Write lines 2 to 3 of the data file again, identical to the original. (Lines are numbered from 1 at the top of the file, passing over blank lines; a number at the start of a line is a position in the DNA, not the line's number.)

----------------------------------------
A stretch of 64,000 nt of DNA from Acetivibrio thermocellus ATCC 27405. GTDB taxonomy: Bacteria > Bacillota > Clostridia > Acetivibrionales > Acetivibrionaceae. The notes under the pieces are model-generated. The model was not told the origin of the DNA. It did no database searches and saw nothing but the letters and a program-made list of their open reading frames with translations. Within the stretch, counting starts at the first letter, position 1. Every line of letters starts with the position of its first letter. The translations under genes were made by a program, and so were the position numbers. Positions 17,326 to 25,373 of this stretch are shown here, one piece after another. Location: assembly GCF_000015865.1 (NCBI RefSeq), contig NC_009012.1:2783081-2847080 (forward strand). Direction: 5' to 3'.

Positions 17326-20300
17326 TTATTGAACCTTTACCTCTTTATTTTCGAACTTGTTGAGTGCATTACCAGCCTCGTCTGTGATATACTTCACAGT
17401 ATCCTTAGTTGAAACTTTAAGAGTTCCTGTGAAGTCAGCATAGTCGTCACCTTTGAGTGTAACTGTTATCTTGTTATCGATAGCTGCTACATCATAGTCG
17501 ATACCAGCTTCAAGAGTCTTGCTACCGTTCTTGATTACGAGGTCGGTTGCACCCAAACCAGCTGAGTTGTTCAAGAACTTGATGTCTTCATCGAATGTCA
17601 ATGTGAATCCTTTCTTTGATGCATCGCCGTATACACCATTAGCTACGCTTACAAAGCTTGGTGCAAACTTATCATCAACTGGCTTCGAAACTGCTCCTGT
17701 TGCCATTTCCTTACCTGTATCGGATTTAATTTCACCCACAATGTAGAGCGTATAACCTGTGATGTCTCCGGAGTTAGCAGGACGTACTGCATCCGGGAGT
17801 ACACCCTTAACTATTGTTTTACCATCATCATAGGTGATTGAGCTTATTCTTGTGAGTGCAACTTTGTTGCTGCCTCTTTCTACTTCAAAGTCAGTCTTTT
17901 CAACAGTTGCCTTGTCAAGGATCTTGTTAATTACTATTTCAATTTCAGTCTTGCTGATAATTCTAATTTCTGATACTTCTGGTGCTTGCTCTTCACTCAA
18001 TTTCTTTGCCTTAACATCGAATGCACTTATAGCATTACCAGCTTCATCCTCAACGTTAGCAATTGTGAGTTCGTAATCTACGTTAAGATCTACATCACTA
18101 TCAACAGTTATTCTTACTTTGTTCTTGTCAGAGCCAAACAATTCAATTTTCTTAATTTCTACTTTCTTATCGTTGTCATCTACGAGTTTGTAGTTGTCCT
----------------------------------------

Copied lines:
Positions 17326-20300
17326 TTATTGAACCTTTACCTCTTTATTTTCGAACTTGTTGAGTGCATTACCAGCCTCGTCTGTGATATACTTCACAGT